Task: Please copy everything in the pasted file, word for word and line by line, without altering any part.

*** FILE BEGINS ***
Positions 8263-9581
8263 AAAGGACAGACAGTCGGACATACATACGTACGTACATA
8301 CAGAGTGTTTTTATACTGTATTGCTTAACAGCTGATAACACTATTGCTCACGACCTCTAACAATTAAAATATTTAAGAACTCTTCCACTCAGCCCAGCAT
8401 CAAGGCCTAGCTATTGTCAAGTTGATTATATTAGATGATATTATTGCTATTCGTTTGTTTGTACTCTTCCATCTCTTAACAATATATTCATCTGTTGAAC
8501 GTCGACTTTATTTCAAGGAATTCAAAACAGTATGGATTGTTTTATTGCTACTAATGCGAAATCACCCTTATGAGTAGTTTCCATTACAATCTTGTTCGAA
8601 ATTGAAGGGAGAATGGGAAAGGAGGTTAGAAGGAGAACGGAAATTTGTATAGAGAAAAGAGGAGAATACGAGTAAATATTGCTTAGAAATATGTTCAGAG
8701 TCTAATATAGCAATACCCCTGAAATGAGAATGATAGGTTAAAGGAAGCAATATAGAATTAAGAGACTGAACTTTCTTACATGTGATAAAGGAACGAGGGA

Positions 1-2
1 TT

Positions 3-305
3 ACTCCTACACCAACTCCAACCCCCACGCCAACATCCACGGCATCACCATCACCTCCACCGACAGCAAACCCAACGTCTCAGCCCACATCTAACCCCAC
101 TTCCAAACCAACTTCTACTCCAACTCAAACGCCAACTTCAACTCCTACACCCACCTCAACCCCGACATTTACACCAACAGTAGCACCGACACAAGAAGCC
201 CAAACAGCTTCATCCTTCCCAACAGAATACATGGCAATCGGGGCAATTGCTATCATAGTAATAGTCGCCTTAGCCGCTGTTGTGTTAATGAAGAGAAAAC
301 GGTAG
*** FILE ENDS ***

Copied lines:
Positions 8263-9581
8263 AAAGGACAGACAGTCGGACATACATACGTACGTACATA
8301 CAGAGTGTTTTTATACTGTATTGCTTAACAGCTGATAACACTATTGCTCACGACCTCTAACAATTAAAATATTTAAGAACTCTTCCACTCAGCCCAGCAT
8401 CAAGGCCTAGCTATTGTCAAGTTGATTATATTAGATGATATTATTGCTATTCGTTTGTTTGTACTCTTCCATCTCTTAACAATATATTCATCTGTTGAAC
8501 GTCGACTTTATTTCAAGGAATTCAAAACAGTATGGATTGTTTTATTGCTACTAATGCGAAATCACCCTTATGAGTAGTTTCCATTACAATCTTGTTCGAA
8601 ATTGAAGGGAGAATGGGAAAGGAGGTTAGAAGGAGAACGGAAATTTGTATAGAGAAAAGAGGAGAATACGAGTAAATATTGCTTAGAAATATGTTCAGAG
8701 TCTAATATAGCAATACCCCTGAAATGAGAATGATAGGTTAAAGGAAGCAATATAGAATTAAGAGACTGAACTTTCTTACATGTGATAAAGGAACGAGGGA

Positions 1-2
1 TT

Positions 3-305
3 ACTCCTACACCAACTCCAACCCCCACGCCAACATCCACGGCATCACCATCACCTCCACCGACAGCAAACCCAACGTCTCAGCCCACATCTAACCCCAC
101 TTCCAAACCAACTTCTACTCCAACTCAAACGCCAACTTCAACTCCTACACCCACCTCAACCCCGACATTTACACCAACAGTAGCACCGACACAAGAAGCC
201 CAAACAGCTTCATCCTTCCCAACAGAATACATGGCAATCGGGGCAATTGCTATCATAGTAATAGTCGCCTTAGCCGCTGTTGTGTTAATGAAGAGAAAAC
301 GGTAG